The chemical elements are grouped into three major groups: metals, not metals and noble gases.
Hydrogen (H) does not fit into any of these classifications because it has its own characteristics. Some tables show this division.
Metals are chemical elements that have several specific properties, such as gloss, thermal and electrical conductivity, malleability and ductility.
All metals are solid at 25ºC and 1atm pressure except mercury (Hg), which is liquid under these conditions.
Almost all metals are bright as they are able to reflect light very well. Gold, silver and aluminum are examples of very bright metals.
Metals are good electrical conductors. As they are generally ductible, that is, they can be reduced to wires, they are used as such in conducting electricity.
Metals conduct heat well. A pure metal does not always have desirable properties for certain applications.
This is why metal alloys are produced, where two or more metals are mixed. Examples are bronze and brass. Bronze is a mixture of copper and tin, and brass is a mixture of copper and zinc.
Most alloys consist of two or more metals, but some contain nonmetals, such as carbon. The most widely used alloy of this type is steel.
Nonmetals are poor conductors of electricity, they are almost lackluster, they are neither malleable nor ductile. They tend to form anions (negative ions).
Noble or inert or rare gases make up about 1% of air. It is very difficult to get compounds with these gases. They rarely react because they are very stable. Its outer layers are completely filled with electrons. They are all in group 18 of the periodic table.
In the current periodic table, there are natural and artificial elements.
Naturals are the elements found in nature and artificials are produced in laboratories.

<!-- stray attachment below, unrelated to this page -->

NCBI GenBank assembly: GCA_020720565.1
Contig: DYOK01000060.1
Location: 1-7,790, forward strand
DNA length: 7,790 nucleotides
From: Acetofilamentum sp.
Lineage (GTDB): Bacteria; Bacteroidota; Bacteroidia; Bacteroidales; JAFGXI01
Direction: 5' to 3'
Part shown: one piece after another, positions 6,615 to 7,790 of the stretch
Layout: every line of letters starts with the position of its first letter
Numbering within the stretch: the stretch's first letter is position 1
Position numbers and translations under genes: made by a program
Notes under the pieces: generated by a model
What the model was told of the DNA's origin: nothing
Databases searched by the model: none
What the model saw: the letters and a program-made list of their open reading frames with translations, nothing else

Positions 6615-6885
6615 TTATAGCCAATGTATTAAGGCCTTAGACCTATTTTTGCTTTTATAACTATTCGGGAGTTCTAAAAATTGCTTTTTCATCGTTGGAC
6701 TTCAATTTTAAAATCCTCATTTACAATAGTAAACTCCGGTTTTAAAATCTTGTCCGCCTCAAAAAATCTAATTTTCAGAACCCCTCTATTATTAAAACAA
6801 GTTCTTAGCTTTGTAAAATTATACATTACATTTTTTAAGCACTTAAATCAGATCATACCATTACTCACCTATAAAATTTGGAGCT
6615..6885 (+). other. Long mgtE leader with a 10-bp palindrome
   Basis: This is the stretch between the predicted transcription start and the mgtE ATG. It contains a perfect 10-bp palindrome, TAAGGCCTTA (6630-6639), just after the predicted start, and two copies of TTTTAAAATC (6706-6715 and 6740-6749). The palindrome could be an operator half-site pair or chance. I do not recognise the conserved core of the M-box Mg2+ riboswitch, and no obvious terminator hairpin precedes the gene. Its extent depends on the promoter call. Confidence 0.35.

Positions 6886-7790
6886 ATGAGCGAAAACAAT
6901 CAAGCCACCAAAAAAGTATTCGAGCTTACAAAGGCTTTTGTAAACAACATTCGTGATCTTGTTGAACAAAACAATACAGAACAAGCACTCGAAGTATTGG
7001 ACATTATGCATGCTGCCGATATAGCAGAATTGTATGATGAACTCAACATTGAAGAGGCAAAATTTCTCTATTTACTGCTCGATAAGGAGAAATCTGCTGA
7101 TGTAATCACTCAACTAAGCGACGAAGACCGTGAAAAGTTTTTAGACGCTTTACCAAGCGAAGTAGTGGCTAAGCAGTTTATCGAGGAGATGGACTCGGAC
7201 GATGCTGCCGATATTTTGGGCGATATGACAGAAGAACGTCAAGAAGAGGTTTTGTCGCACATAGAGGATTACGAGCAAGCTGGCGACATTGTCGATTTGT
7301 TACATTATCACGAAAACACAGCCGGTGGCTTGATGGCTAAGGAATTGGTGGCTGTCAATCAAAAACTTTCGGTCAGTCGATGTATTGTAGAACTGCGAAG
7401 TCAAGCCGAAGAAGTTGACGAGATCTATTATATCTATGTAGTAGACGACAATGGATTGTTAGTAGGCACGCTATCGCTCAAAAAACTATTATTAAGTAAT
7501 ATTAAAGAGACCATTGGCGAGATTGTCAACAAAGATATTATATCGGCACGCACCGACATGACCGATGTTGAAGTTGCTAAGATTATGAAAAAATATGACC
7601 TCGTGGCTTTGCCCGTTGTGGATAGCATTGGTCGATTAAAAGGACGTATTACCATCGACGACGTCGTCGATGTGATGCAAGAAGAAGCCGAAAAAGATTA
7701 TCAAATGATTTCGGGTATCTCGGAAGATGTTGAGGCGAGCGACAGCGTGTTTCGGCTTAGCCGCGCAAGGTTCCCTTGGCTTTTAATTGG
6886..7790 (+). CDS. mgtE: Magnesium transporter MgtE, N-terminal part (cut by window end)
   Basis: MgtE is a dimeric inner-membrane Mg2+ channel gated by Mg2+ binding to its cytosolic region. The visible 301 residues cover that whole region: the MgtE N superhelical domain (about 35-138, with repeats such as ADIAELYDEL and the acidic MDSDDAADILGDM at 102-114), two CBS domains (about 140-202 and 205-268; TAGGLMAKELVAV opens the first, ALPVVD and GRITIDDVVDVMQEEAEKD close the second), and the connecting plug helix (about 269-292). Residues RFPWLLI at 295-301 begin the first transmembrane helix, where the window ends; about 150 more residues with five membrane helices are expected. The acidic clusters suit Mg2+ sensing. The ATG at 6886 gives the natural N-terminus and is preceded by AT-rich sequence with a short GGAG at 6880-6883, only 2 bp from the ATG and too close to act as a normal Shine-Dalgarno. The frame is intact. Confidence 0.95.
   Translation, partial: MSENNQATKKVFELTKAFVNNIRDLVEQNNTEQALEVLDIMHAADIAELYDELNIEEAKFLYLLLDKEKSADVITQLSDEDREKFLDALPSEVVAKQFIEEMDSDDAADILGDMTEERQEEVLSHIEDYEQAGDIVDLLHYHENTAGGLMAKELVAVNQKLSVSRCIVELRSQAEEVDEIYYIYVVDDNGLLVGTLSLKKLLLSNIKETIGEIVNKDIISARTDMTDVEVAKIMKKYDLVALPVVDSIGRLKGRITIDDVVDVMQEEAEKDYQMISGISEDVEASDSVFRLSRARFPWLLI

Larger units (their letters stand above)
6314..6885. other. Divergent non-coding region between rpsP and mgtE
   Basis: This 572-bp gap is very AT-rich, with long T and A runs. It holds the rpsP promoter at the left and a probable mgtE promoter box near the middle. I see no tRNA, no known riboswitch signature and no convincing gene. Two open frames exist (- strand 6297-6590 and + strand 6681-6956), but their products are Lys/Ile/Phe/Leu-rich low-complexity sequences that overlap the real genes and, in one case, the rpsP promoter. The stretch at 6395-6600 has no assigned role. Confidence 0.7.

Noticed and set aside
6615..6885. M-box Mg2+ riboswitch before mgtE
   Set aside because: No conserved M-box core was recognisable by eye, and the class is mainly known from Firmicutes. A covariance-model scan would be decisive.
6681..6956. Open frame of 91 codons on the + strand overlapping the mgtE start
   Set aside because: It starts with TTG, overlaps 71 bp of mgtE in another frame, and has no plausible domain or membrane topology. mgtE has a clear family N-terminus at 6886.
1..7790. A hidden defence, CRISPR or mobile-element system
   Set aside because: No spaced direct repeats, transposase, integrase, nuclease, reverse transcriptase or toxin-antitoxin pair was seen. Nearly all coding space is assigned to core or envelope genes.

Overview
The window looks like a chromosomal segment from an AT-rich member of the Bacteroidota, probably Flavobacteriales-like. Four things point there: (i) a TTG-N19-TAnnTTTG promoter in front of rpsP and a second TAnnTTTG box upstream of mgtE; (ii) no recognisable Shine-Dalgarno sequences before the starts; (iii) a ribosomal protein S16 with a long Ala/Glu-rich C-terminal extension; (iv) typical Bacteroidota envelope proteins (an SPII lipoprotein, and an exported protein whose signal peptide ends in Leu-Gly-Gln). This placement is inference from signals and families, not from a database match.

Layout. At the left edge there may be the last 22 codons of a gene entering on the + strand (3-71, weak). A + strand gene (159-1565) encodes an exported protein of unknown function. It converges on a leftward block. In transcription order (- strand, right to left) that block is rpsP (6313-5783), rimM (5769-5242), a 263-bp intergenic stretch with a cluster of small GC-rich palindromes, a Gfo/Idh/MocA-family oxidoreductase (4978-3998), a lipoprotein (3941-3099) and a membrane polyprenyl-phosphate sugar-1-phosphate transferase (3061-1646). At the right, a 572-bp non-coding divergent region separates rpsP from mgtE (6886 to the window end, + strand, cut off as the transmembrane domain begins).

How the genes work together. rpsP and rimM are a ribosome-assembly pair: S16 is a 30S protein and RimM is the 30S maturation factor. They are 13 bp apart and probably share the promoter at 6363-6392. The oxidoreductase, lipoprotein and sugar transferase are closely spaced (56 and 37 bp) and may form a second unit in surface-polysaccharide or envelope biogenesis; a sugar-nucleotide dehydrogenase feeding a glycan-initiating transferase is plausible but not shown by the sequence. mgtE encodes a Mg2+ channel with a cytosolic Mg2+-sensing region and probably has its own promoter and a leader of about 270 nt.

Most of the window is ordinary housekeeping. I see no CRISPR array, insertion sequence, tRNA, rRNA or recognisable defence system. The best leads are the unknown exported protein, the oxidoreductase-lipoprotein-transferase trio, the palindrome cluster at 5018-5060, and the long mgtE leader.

Two are located before uranium (U-92), the so-called elements cisuranic, which are the technetium (Tc-43) and the promethium (Pm-61). Other artificial elements come after uranium and are called transuranic, which are all others after U-92. Among them: Pu, Am, Bk, Fm, No, Sg, Ds.
Some elements and their findings:
Many elements have been known since ancient times, such as:
- Fe - iron
- Pb - lead
- Cu - copper
- S - sulfur
From the seventeenth century other elements were discovered. Their names were named after the scientist who produced this new element or its region of origin:
- Mg - Magnesium - Magnesia, region of Greece.
- Al - Aluminum - from Latin alum, aluminum salt.
- Br - bromo - from Greek bromine, bad smell.
- Rb - rubidium - from Latin rubidium, dark red color.
- He - helium - from the Greek helios (Sun), for being discovered from the spectrum of sunlight.
- Po - polonium - allusion to Poland, Marie Curie's homeland.
In the twentieth century, with the production of artificial elements, were used names of the planets of the Solar System:
- Np - Neptune
- Pu - plutonium
Tribute also to the continent:
- Am - americium
Tribute to a US state:
- Cf - californium
Tribute to scientists:
- Bh - booby
- Cm - curium
- Es - einstenium
- No - nobelium
- Md - beggar
- Rf - rutherfordium